Acid-Base Titration Experiment Instruction Sheet
Introduction: Acid-Base Titration Experiment is a method of determining the unknown concentration of a solution by introducing a known concentration of a solution of known volume. In this experiment, you will perform an acid-base titration to determine the concentration of an unknown acid solution.
- Unknown acid solution
- 0.1 M NaOH solution (standard solution)
- Indicator solution (e.g. phenolphthalein)
- Beaker or flask
- Stirring rod
- Obtain a clean, dry burette and fill it with the 0.1 M NaOH solution. Record the initial burette reading.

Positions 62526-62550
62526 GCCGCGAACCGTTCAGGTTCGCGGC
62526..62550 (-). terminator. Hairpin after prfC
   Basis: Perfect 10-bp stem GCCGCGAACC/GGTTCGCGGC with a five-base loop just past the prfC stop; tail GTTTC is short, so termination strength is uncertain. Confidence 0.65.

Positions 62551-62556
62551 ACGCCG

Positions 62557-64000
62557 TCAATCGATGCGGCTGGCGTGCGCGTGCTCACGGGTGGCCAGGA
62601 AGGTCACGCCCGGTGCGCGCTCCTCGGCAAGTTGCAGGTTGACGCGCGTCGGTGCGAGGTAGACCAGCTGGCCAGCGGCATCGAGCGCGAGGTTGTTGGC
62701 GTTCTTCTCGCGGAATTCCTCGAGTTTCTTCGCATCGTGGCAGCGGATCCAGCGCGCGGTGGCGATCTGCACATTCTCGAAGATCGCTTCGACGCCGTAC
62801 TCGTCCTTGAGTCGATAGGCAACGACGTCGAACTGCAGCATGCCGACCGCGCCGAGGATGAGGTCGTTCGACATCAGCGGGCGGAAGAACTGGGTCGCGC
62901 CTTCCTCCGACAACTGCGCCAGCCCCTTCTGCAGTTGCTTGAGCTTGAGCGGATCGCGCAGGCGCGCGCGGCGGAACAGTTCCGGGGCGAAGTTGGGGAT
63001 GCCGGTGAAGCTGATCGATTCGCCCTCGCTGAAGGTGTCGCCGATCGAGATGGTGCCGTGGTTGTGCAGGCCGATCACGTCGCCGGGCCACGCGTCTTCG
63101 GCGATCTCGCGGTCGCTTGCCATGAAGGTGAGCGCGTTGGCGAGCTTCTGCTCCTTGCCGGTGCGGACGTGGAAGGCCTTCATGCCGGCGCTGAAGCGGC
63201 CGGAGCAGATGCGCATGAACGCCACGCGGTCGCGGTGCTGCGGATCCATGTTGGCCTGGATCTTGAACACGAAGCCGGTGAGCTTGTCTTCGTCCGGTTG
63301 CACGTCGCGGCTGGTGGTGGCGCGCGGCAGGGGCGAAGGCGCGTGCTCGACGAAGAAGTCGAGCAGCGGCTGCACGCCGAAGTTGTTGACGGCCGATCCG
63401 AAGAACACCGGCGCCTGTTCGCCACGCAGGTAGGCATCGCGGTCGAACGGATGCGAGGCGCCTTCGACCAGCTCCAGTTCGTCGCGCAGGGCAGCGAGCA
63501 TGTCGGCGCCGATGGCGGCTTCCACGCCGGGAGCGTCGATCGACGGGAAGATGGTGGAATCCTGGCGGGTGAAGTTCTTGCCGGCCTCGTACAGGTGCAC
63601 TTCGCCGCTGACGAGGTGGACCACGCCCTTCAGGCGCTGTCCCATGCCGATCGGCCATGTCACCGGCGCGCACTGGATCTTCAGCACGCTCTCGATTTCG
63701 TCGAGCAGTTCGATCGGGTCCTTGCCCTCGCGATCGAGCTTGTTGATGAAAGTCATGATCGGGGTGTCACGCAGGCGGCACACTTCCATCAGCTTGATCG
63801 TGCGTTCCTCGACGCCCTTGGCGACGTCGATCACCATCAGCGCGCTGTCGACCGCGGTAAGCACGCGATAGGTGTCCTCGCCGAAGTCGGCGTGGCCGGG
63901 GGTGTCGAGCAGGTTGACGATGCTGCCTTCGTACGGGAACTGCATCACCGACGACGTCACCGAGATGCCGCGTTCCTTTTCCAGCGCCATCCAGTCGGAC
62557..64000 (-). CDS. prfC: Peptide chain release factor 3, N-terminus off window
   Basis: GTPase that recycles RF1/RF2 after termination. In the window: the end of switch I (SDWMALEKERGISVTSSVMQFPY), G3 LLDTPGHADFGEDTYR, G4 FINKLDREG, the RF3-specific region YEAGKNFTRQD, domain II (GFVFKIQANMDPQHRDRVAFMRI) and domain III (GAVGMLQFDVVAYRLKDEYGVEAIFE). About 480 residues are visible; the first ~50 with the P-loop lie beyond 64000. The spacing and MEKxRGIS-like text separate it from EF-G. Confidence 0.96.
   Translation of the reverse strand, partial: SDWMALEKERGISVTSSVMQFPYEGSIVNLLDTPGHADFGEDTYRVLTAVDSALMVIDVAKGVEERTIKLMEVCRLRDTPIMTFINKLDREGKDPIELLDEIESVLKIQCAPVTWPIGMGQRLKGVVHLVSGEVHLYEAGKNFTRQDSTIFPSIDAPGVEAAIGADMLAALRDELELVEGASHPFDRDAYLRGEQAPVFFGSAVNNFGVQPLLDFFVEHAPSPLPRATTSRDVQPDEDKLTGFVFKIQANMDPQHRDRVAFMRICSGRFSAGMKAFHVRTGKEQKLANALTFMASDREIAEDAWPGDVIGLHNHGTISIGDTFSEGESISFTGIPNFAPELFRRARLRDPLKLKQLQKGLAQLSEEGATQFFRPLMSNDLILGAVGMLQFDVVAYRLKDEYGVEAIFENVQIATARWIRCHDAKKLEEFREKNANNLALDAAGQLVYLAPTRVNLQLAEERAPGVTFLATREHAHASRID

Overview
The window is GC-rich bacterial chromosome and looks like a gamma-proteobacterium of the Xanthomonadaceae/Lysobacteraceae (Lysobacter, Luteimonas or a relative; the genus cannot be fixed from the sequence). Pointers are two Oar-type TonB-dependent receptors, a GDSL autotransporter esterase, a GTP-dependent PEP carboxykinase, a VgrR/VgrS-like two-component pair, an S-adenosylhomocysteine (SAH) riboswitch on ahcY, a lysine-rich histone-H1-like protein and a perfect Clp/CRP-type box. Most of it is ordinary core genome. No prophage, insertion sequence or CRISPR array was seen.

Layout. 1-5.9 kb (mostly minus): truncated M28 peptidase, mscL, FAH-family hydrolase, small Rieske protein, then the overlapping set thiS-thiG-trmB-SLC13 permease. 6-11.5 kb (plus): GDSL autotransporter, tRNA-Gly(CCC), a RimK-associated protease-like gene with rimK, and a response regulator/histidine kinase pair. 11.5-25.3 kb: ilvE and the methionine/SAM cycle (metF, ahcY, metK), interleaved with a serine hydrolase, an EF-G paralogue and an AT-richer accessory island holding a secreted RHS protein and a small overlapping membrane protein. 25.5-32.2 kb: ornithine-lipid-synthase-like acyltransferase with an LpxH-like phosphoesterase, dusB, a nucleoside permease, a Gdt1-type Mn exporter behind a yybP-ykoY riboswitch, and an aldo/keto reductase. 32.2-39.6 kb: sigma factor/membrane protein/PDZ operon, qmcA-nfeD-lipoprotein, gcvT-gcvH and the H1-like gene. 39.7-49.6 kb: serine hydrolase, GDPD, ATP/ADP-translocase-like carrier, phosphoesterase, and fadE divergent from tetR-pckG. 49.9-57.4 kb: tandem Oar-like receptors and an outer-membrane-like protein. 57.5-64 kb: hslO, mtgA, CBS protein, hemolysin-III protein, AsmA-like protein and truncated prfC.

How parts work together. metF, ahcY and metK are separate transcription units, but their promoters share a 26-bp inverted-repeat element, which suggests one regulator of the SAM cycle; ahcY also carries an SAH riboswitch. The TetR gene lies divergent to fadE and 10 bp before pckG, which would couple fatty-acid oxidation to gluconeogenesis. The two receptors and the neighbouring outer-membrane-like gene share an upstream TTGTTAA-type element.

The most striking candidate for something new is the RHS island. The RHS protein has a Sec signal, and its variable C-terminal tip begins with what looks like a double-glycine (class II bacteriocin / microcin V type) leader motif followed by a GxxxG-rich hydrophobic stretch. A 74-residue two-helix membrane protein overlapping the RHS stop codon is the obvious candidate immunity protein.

- Obtain a clean, dry 250-mL beaker or flask and add approximately 50 mL of the unknown acid solution to it.
- Add a few drops of indicator solution (e.g. phenolphthalein) to the acid solution and stir.
- Slowly add the NaOH solution from the burette to the acid solution while stirring, until the solution changes color (indicating the endpoint of the titration). Record the final burette reading.
- Repeat the titration at least 2 more times and calculate the average volume of NaOH solution used.
- Use the balanced equation for the acid-base reaction and the volume and concentration of the NaOH solution to determine the concentration of the unknown acid solution.
- Be sure to wear gloves and goggles during the experiment.
- Be sure to use clean, dry equipment and solutions.
- Do not ingest any of the solutions used in the experiment.
- Take care when handling the burette and pipette as they contain chemicals that can cause injury if spilled or broken.
You should also go through the IB DP chemistry IA section here.